By Helen Santoro 100journalists
In 2018, the U.S. Food and Drug Administration, acting on feedback from a group of veterinary researchers, began investigating whether the growing popularity of grain-free dog foods had led to a sudden increase in disease. life-threatening heart disease in dogs, dilated cardiomyopathy.
Four years later, the FDA has found no strong link between diet and dilated cardiomyopathy. He also did not reject such a link, and the search continues. However, the publicity surrounding this problem has reduced the once-promising market for grain-free dog food.
Additionally, a tangled web of funding and industry interests appears to have influenced the origin, data collection, and conduct of the FDA study, according to internal FDA records.
A six-month investigation by 100Reporters found that veterinarians who induced the FDA to consider a diet have financial and other ties to major sellers of grain-containing pet foods. Additionally, agency records show that for the initial study, some veterinarians were instructed to submit only cases of dilated cardiomyopathy (DCM) involving grain-free, “exotic,” or “boutique” pet foods. “. Suppliers of ingredients used in grain-free dog food have also lobbied the FDA to protect their market.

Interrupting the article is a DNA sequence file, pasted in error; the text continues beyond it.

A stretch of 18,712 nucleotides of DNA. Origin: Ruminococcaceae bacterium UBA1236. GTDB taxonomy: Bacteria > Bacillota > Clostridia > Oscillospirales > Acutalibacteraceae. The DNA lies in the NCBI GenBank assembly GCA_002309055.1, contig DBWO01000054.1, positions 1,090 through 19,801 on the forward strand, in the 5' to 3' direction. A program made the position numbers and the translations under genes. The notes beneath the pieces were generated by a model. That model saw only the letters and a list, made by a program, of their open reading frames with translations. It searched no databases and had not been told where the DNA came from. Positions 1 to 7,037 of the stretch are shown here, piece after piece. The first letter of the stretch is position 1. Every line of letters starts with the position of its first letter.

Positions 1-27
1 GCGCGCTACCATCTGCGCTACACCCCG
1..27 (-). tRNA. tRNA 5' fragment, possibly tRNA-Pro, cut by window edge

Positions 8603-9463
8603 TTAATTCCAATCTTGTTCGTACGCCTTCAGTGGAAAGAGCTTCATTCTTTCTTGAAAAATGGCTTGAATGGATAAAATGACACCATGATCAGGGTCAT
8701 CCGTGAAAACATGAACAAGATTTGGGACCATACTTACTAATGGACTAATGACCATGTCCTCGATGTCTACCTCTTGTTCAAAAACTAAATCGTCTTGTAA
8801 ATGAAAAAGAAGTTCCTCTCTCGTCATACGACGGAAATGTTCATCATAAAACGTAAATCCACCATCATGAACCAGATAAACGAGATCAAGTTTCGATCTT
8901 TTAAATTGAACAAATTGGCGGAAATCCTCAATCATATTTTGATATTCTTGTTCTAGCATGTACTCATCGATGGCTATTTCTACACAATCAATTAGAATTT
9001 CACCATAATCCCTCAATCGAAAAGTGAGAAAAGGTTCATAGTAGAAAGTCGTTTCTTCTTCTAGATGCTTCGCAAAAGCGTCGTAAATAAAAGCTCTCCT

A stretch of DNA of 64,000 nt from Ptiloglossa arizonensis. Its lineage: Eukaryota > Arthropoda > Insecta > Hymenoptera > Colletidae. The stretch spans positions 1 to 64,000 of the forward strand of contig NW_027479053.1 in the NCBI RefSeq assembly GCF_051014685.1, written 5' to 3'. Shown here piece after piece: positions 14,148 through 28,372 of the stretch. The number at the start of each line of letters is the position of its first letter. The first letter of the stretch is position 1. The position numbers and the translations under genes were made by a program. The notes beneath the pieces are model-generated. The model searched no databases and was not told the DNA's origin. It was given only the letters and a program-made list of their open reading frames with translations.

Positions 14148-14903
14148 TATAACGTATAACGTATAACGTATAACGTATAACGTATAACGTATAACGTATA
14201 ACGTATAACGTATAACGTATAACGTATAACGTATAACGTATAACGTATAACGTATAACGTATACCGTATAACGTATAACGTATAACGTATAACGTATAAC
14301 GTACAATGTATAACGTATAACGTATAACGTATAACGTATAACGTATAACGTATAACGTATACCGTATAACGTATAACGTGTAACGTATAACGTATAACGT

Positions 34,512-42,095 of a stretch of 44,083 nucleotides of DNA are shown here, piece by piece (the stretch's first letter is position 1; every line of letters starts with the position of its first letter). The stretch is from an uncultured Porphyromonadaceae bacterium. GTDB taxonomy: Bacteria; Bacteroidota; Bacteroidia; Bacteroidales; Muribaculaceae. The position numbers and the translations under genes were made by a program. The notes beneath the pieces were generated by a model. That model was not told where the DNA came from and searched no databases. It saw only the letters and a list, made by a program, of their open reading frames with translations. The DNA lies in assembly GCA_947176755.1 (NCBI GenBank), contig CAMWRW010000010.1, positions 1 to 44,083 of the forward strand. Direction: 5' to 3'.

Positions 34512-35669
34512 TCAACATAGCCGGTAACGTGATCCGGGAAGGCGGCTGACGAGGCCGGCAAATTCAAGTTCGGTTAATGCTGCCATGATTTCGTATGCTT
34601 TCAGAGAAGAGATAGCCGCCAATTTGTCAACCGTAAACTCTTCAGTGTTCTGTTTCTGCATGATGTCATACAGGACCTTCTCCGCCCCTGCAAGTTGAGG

As a result, the conversation around DCM and grain-free foods is deeply divided, with each side claiming that the other prioritizes industry relations over scientific integrity and the lives of pets.
“It’s become such an emotional issue,” said Dana Brooks, CEO of the Pet Food Institute, whose members produce most of the pet food in the United States. “We’re scrambling to try to figure out what’s going on.”
cause for concern
Grain-free pet diets became popular in the early 2000s, relying heavily on legumes — seeds of legumes including peas, beans, and lentils. In 2019, grain-free kibble accounted for 43% of dry pet food sold.
Until 2017, the FDA saw one to three reports of DCM per year. But between January 1 and July 10, 2018, she received 25 cases. Seven reports came from a single source, animal nutritionist Lisa Freeman of Tufts University’s Cummings School of Veterinary Medicine, an FDA spokesperson said. However, FDA records obtained under the Freedom of Information Act indicate that these reports may not have been entirely representative of cases seen at the Tufts Clinic.
In a June 2018 email to FDA veterinarian Jennifer Jones, Freeman attached a document asking veterinarians to report cases to the FDA: ingredient, or grain-free diet (BEG).